If your portfolio is broadly diversified and you have a target allocation for your stock holdings, you may want to consider trimming those holdings if your stock allocation significantly exceeds your target allocation and it’s been quite a while since you rebalanced your portfolio. We recommend that our clients rebalance at least annually.

If you have never established a target portfolio and are invested in just a few asset classes, we highly recommend you get professional help to diversify more broadly. Broad diversification can increase returns and lower risk over the long run. Rebalancing by selling those asset classes that are over-allocated and buying those assets that are under-allocated helps you buy low and sell high.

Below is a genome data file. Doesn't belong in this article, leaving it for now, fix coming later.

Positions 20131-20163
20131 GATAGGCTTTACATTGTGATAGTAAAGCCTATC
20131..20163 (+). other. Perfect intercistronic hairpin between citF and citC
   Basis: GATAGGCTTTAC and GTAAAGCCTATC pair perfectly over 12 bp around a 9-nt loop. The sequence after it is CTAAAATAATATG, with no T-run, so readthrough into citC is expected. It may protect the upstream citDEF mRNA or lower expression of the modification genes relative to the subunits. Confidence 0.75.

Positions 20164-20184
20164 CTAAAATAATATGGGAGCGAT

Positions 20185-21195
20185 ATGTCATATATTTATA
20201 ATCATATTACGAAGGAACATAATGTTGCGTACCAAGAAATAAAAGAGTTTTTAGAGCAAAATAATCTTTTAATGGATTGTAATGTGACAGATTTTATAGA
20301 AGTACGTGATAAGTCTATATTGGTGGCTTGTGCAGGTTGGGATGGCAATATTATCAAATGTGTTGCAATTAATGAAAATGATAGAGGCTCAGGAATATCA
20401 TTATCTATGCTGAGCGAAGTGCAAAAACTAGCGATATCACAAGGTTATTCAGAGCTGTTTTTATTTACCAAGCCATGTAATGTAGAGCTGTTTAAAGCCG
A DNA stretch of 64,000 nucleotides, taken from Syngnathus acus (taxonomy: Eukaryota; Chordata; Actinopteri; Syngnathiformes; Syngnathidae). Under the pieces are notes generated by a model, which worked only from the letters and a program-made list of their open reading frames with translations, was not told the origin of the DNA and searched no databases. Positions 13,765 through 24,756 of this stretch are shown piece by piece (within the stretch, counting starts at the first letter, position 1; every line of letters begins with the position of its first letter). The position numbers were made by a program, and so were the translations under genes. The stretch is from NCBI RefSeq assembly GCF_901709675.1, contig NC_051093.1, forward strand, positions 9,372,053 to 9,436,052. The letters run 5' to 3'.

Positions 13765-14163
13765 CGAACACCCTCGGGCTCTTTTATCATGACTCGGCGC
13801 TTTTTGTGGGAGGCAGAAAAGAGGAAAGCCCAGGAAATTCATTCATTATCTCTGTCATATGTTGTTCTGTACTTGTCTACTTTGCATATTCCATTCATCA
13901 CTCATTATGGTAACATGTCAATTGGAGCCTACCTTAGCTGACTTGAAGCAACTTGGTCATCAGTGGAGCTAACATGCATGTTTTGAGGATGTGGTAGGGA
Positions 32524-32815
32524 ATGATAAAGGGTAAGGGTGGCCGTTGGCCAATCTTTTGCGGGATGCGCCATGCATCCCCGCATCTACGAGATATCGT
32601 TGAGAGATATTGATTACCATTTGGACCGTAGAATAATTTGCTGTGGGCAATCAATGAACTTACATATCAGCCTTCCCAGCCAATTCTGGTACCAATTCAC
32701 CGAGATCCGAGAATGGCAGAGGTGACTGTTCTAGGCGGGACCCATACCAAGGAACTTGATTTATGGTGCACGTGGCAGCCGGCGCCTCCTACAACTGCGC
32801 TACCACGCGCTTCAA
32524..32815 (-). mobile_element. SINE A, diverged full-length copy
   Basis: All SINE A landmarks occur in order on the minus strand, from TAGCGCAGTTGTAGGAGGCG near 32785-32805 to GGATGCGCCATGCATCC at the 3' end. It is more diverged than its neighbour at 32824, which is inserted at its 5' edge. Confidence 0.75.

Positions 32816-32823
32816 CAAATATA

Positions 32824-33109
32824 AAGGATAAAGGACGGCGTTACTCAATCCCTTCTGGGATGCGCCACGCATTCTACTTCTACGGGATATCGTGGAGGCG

The temptation for many right now might be to buy stocks (buy high), when in reality the opposite may make more sense.

Friday, April 22, 2011

New Study Sheds Light on Retirement Withdrawal Rates

There have been many studies completed that examined what portfolio withdrawal rates are sustainable during retirement. A generally accepted rule of thumb is that you can withdraw 4 percent of your portfolio, adjusted for inflation, annually, and your funds will have a high probability of lasting for twenty-five to thirty years. The rule assumes your portfolio is invested in a roughly 60 percent stock, forty percent bond mix.

A new study in the April 2011 Journal of Financial Planning titled “Portfolio Success Rates: Where to Draw the Line” by Philip L. Cooley, Ph.D., Carl M. Hubbard, Ph.D., and Daniel T. Walz, Ph.D., provides new insight that somewhat higher withdrawal rates may be sustainable.

This new study uses a “rolling periods” approach to calculate end-of-period portfolio values from historical stock and bond returns from 1926 through 2009. It is considered to have some advantages over Monte Carlo simulation methodologies commonly used by financial planning practitioners.